History of Snow Survey

1906-2006 – Snow Surveying was first invented in the late 1800’s in several different locales and it is difficult to ascertain exactly who was first. In the United States a Professor of Philosophy at the University of Nevada, Reno named Dr. James E. Church brought the fledgling technology from Russia, Germany and Switzerland in 1906 to the Lake Tahoe region to solve a vexing problem – the prediction and hence the wise management of a very limited and often fought over regional Water Supply. Dr. Church connected the dots between seasonal runoff and snowpack. Being able to systematically measure snow across a watershed would yield the ability to predict seasonal water supply. Hence, the birth of Snow Surveys.

Conference History

As with all good things, the Western Snow Conference began as an activity of another group, the American Geophysical Union. In the Section of Hydrology of the AGU, a permanent committee was formed on Hydrology of Snow. It is through the annual reports of the Section of Hydrology and activities of the Committee on Snow, as published in the Proceedings of the American Geophysical Union, that snow surveyors can trace much that is of importance, not only to the history of snow surveying, but to all phases of snow research.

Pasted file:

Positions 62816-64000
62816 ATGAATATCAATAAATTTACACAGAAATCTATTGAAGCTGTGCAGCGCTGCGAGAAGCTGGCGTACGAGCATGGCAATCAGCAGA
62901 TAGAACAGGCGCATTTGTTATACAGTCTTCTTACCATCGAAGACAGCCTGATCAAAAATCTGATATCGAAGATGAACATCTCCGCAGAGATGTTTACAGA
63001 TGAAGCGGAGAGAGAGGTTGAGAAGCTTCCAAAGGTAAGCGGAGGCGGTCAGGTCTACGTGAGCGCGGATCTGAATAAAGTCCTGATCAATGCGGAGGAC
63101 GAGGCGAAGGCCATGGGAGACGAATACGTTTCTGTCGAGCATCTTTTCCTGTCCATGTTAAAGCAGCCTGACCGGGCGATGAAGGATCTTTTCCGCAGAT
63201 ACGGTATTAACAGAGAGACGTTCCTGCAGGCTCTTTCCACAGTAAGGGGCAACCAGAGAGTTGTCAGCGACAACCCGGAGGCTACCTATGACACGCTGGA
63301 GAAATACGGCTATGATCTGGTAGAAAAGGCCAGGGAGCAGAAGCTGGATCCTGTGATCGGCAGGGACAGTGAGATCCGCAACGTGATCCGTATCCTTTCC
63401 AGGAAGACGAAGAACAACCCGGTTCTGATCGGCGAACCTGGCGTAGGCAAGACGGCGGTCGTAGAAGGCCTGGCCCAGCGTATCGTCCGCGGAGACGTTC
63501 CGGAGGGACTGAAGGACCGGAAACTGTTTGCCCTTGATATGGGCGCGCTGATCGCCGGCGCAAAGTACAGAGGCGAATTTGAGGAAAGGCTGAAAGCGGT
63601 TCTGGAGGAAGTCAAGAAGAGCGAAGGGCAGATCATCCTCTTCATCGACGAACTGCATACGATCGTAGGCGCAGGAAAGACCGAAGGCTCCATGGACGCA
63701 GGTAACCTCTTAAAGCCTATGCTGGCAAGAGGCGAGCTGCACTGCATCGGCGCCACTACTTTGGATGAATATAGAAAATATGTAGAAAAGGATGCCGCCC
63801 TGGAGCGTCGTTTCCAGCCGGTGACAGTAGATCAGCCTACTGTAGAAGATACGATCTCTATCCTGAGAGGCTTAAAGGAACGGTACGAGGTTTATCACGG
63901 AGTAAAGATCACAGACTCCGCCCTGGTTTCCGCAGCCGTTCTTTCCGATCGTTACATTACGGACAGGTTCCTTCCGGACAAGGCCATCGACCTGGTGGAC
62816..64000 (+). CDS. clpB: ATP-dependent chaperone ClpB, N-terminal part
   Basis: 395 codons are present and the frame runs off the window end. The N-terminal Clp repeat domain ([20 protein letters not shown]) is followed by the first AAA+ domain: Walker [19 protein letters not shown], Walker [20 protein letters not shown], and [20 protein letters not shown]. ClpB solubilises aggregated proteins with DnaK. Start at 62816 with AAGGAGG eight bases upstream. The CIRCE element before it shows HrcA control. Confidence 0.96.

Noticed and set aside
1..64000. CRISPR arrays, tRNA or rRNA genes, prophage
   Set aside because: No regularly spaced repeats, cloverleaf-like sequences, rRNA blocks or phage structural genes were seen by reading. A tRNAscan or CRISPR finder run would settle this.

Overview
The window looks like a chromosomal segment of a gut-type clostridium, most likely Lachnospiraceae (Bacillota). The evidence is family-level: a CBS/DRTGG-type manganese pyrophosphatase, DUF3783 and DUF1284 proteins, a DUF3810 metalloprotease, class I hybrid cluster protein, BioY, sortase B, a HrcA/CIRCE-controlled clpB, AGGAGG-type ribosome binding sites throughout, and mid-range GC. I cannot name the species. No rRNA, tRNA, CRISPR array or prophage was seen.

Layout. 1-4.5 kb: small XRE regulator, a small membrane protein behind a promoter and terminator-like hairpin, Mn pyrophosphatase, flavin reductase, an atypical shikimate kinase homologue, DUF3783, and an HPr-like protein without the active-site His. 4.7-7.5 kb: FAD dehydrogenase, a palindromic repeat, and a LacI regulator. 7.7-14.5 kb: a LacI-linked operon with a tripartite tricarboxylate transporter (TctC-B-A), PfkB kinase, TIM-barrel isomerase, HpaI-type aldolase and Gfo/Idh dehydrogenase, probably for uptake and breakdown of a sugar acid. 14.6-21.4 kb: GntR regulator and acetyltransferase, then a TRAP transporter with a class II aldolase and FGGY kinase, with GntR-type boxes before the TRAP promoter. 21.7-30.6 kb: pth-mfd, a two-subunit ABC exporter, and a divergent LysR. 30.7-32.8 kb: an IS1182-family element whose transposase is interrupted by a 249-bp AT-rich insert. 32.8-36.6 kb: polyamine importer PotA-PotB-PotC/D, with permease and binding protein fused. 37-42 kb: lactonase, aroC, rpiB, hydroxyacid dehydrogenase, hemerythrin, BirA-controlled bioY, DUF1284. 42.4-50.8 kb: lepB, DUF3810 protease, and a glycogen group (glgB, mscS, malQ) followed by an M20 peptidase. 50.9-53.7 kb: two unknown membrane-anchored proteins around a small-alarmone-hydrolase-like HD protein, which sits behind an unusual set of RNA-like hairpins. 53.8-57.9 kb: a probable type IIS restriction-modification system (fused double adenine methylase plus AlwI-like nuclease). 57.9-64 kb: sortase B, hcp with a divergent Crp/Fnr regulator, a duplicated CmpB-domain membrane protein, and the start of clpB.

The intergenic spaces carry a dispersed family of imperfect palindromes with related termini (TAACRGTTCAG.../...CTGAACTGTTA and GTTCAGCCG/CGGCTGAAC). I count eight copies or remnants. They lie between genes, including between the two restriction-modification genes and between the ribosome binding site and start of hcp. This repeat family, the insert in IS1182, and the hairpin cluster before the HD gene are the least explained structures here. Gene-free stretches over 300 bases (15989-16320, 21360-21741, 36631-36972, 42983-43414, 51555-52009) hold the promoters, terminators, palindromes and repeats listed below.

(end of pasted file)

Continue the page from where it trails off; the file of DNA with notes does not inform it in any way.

In 1932 Dr. Church, as chairman of the Committee on Hydrology of Snow, recommended that a Conference be held to highlight the advances associated with snow surveys, snow hydrology and water supply forecasting. The first conference was held in Reno, Nevada. At the conclusion of the 1933 conference, it was voted that the Conference should be made an annual meeting to be designated as the Western Interstate Snow Survey Conference, forerunner of the present Western Snow Conference.

Conference Founders

Personal representatives from Utah, California, and Nevada met at the Nevada Agricultural Experiment Station, the pioneer in western snow surveying, on February 18, 1933, as guests of the University of Nevada. There was a registration of 30 from Nevada, 8 from California, and 2 from Utah. Representatives from southern California were blocked from attending by snow.
Paget, Greisser, Church, Clyde, Lowdermilk and Stafford are but a few of the leading forefathers.
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